SCRIVEN'S 'NEWS OF THE WORLD' SMEAR STORY CONDEMNED BY PCC
'Dr JULIAN LEWIS MP AND THE PRESS COMPLAINTS COMMISSION'
News of the World – 9 August 2009
DR JULIAN LEWIS MP complained to the Press Complaints Commission that an article published in the News of the World on 1st March 2009, headlined "Tory secrecy campaigner's £60k payout", was inaccurate in breach of Clause 1 (Accuracy) of the Editors' Code of Practice.
The complaint was upheld.
The article reported how the MP had received a 'second home' allowance on a property in London, despite the newspaper's claim that it was his main home.
Dr Lewis denied claims in the piece that he was 'hardly' at his constituency home in Hampshire, or that 'locals' had confirmed this: he had letters from neighbours confirming he was regularly there. In fact, he lived at this property for part of every week of the year, and when Parliament was not sitting he was there more. It was not true he had sought to 'censor' the story in advance of publication: he had simply expressed concerns about the identification of his properties, while making clear that there was 'no reason why you can't write exactly whatever story you want to write about'.
The newspaper said the piece had included a long quote from Dr Lewis setting out his position, and that it had been informed by several sources, including a local political rival and the agency that provided the photographs, that he was not often at his constituency home. However, it accepted that it could not substantiate the claim he was 'hardly there'. It offered to publish a correction on this point, and to correct the claim that he had attempted to censor the story.
Dr Lewis said this offer was inadequate so long after the original complaint.
The Commission was not impressed with the newspaper's evidence for claiming that Dr Lewis was 'hardly' at his constituency home: there seemed to be no convincing reason to doubt his assertion that he was there regularly throughout the year. Nor had the newspaper been able to substantiate the claim that he had sought to 'censor' the story. He had just requested that the precise location of his homes be withheld.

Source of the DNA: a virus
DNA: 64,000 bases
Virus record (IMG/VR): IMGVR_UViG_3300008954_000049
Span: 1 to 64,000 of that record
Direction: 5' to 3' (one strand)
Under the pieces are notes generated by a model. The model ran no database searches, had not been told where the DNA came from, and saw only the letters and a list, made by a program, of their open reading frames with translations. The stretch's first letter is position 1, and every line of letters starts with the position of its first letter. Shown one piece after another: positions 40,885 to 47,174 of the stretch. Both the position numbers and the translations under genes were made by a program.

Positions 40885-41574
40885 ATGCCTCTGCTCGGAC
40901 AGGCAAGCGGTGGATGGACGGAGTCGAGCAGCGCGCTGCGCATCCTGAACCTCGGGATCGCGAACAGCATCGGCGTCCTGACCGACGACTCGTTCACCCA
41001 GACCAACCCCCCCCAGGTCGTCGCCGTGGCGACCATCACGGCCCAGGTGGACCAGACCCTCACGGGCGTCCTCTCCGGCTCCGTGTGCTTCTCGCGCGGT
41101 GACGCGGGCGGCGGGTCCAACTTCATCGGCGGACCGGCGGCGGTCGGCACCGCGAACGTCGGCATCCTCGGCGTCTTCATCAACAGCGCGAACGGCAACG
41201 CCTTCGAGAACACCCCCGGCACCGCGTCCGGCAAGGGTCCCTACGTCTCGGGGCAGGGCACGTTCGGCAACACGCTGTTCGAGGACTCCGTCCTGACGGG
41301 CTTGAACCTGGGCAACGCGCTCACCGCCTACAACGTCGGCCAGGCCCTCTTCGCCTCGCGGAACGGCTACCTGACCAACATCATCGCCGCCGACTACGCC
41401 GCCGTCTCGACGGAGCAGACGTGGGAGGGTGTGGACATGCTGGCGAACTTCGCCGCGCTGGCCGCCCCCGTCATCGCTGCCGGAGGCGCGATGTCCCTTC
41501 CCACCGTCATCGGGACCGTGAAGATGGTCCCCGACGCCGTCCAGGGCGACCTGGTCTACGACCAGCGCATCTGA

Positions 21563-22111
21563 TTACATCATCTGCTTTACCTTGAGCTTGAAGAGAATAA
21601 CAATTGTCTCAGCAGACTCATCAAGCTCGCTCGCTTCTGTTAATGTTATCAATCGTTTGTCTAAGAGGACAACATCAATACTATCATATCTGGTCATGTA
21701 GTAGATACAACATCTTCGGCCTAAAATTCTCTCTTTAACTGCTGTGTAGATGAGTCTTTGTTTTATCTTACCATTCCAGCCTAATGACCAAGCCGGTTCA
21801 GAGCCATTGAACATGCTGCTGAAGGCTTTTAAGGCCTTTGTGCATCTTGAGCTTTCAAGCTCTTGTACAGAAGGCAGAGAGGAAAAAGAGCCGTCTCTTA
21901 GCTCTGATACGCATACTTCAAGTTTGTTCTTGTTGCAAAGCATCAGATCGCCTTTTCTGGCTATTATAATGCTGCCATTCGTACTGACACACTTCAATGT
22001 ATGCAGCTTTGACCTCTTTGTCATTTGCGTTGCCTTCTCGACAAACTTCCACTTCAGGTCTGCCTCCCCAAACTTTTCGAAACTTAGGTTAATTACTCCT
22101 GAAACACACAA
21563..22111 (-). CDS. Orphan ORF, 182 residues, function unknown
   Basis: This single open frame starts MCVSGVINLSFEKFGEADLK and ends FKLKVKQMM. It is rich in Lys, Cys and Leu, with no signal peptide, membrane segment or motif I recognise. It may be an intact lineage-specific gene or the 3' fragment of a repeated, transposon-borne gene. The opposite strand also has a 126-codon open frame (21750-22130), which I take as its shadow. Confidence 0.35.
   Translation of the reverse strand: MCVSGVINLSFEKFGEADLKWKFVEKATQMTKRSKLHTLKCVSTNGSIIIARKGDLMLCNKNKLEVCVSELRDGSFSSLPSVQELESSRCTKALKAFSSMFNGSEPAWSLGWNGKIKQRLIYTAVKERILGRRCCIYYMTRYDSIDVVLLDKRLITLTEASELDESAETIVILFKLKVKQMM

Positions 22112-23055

The central claims in the story were therefore misleading, and the newspaper should have offered a prompt and clear correction. It failed to do so until too late. The Commission was satisfied that Clause 1 (Accuracy) of the Code had been breached and upheld the complaint.
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'PCC UPHOLDS MP’s COMPLAINT AGAINST NEWS OF THE WORLD'
Lymington Times – 15 August 2009
A national newspaper has been forced by a New Forest MP to publicly rubbish one of its own stories after it accused him of “milking” the parliamentary allowances system. Under the headline “Tory Secrecy Campaigner’s £60k Payout”, the News of the World in March claimed “locals” said Julian Lewis was seldom at his [constituency] house despite nominating it as his main residence to claim expenses on his second home in London.
But Dr Lewis took his case to adjudicator the Press Complaints Commission (PCC) which described the central claim as “misleading” and said there was “no convincing reason” to doubt the MP’s assertion that his [constituency] property was his main home. He said he was there for part of every week of the year, and more when Parliament was not sitting. The findings, which the newspaper published on Sunday, said it should have offered a prompt and clear correction and its eventual offer to do so came too late.